Two centuries ago, William Paley introduced the famous metaphor of the watch and the watchmaker - adducing the eye, the opposable thumb and so forth as evidence of a benign Creator. These ideas fell from favour, even among most theologians, in the post-Darwinian era. However, the apparent fine-tuning in physics cannot be so readily dismissed as Paley's biological 'evidences': we now view any biological contrivance as the outcome of prolonged evolutionary selection and symbiosis with its surroundings; but so far as the biosphere is concerned, the physical laws are given and nothing can react back on them.
Paley's view of astronomy was that it was not the most fruitful science for yielding evidence of design, but 'that being proved, it shows, above all others, the scale of [the Creator's] operations'. Paley might have reacted differently if he had known about the providential-seeming physics that led to galaxies, stars, planets and the ninety-two natural elements of the periodic table. Our universe evolved from a simple beginning - a big bang - specified by quite a short recipe, but this recipe seems rather special. Different 'choices' for some basic numbers would have a drastic effect, precluding the hospitable cosmic habitat in which we emerged. A modern counterpart of Paley, the clergyman and ex-mathematical physicist John Polkinghorne, interprets our fine-tuned habitat as 'the creation of a Creator who wills that it should be so'.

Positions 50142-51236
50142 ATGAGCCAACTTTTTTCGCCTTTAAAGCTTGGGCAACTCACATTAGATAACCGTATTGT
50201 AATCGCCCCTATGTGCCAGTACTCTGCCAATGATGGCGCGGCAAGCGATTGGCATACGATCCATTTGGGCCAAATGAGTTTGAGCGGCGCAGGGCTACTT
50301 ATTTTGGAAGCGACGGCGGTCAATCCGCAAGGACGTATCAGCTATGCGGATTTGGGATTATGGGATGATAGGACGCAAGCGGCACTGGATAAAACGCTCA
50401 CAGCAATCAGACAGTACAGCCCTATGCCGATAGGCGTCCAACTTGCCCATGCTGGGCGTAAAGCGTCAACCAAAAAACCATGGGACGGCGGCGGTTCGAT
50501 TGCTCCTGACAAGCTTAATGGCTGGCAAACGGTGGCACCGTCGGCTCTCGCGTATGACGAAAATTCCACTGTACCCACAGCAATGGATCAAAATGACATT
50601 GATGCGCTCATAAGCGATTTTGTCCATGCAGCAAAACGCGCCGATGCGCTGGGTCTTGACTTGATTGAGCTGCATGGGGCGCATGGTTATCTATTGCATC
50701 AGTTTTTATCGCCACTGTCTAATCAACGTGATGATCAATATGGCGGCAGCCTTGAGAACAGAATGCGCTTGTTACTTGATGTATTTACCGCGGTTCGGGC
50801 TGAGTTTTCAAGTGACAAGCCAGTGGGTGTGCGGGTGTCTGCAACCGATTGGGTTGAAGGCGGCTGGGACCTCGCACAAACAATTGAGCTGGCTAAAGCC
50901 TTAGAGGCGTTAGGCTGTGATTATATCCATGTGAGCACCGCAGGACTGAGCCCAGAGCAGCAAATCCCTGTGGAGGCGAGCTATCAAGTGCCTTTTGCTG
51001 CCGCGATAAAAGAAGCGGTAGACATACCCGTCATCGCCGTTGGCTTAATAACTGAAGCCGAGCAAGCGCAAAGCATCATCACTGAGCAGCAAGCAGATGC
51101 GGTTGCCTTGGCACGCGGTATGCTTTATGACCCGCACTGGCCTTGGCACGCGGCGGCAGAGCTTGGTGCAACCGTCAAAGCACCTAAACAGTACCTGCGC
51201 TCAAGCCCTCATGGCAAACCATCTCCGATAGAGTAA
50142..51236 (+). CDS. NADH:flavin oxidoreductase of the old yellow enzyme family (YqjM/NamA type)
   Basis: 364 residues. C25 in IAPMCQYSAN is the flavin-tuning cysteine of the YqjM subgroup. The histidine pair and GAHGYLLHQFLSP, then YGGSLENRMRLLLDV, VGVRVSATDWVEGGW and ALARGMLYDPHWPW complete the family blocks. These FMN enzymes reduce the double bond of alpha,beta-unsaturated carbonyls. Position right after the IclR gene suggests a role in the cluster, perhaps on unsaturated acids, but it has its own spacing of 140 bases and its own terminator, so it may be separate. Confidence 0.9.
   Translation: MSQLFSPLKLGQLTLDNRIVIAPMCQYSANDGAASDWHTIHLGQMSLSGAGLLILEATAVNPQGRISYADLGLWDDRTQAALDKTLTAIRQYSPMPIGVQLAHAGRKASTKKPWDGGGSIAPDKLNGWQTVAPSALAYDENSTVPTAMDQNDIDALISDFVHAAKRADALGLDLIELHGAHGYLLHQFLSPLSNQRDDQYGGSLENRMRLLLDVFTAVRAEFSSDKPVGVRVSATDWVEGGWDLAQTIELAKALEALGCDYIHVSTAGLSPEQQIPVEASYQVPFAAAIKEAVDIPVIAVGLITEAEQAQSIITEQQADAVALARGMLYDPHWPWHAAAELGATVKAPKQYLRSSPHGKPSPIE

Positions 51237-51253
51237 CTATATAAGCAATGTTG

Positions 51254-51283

Was this article helpful?